And like I said earlier, it's not the question of ownership I'm doubting. Like you said yourself, they were USED by people on both sides of the border. I'm wondering about place of construction. Take for example a nihonto. A true nihonto is made in Japan. If it was ordered by an englishman, it wouldn't make it a sword of english origin. Who's to say he didn't order this sword from a well known smith in Scotland, who's work he thought was good? Although we're talking about different centuries know, I think that a Waller Allan hilt would be admired just as much back then as they are now. Just like we all have a certain craftsman who's work we appreciate more then others, so did the people back then have too.

So perhaps Lyttleton did indeed travel to Scotland himself and aquired the sword there. However, even if owned by an Englishman, the hilt itself would still be Scottish.
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Thomas McDonald
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PostPosted: Mon 12 Dec, 2005 10:43 am    Post subject:         Reply with quote

I shot this one, back in October, at the Hunterian Museum, Glasgow .

Mac

Photos: T. McDonald, 2005.

8. Basket-hilt sword
Said to have been used at Culloden. Scottish, Late 17th/Early 18th century.
* The blade is stamped with the mark(s) of Johannes Wundes, Solingen, 1560-1610 - Mac



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Last edited by Thomas McDonald on Mon 12 Dec, 2005 2:46 pm; edited 2 times in total
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Henrik Bjoern Boegh




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PostPosted: Mon 12 Dec, 2005 12:26 pm    Post subject:         Reply with quote

Hello all!
Excelent thread, and excellent photos!

I don't have Wallaces' book at hand, so I'm not sure of this, but doesn't he mention also that the ribbon hilts generally were of West Highland make???

Cheers,
Henrik

Constant and true.
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Thomas McDonald
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PostPosted: Mon 12 Dec, 2005 6:01 pm    Post subject:         Reply with quote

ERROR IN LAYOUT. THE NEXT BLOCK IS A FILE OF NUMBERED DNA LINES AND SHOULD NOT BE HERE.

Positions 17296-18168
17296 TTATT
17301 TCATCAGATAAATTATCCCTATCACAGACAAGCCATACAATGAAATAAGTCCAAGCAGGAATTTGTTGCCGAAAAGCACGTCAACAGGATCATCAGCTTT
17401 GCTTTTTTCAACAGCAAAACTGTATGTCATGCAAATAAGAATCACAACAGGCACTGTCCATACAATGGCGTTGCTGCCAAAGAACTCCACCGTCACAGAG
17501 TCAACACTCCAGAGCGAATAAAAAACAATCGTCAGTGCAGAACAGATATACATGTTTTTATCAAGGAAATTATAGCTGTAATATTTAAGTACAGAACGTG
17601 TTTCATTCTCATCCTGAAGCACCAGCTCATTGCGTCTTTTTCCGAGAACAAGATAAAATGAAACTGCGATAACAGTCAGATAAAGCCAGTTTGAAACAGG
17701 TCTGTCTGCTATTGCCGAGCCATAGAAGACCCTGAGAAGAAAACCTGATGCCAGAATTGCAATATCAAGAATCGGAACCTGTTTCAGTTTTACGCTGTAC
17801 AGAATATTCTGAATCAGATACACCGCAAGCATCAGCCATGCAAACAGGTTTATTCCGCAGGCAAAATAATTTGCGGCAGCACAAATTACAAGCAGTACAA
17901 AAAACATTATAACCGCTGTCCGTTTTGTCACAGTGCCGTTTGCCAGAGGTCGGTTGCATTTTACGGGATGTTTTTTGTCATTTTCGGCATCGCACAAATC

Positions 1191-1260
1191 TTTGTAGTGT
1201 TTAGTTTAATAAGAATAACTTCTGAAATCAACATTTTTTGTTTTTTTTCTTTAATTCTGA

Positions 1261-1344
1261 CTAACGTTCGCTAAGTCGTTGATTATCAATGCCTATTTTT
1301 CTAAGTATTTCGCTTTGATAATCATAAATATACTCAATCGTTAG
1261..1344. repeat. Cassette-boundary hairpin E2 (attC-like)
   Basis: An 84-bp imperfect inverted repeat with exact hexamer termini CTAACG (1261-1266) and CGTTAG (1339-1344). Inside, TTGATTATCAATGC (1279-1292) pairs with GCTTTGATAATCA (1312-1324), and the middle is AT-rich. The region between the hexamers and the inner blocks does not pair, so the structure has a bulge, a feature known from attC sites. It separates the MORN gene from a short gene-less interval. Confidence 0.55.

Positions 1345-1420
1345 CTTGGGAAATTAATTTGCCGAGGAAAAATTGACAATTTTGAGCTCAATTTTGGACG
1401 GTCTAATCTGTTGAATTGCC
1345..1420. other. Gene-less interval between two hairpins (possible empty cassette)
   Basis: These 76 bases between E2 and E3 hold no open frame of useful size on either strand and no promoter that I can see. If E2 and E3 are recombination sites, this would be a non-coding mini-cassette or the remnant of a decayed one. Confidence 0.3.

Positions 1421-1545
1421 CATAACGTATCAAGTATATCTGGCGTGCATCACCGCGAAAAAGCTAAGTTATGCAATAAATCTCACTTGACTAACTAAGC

Basket-hilt, c. 1600 (LA 119)
-Plate 15. John Wallace, 'Scottish Swords & Dirks', 1970.

* I took a few good shots of this one, at the Culloden Visitors Center, and noticed that this photo in Wallace's book has air-brushed out part of the tang (sum 3/8") that sticks out beyond the capstan nut !

- Mac



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E.B. Erickson
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PostPosted: Mon 12 Dec, 2005 8:19 pm    Post subject:         Reply with quote

Here's a couple more for the thread.

The left hand hilt has had its quillons removed, but you can see that it's a ribbonhilt version of the SW11 pattern. Interesting that this one has some engraving as well.

The one on the right is another example of the "short quillon" ribbon; also Sw11 pattern.

As to nationality, I think that the earlier, long quillon versions are English. When the Scots adopted the ribbon construction is a good question. Certainly by the middle of the 1600s (?) there's portrait evidence of the Scottish ribbonhilt, but these don't show the earlier short quillon types. The Tower has one of these with a curved blade engraved "Edwardus Prinz Anglie" which I suppose you wouldn't expect to see on a Scottish weapon. Ribbonhilts, Sw11s, and thin bar English hilts all show up on English colonial sites in America from the first part of the 1600s, which raises the possibility that these are all English in origin, and not Scottish. But this is only a hypothesis, and it doesn't automatically exclude the possibility that the short quillon ribbons are Scottish in origin.

I guess that last paragraph muddled things nicely!

--ElJay



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Nathan Robinson
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PostPosted: Mon 12 Dec, 2005 8:58 pm    Post subject:         Reply with quote

Based on what I've read, which admittedly generally come in small passages in multiple places, I have the same opinion, ElJay.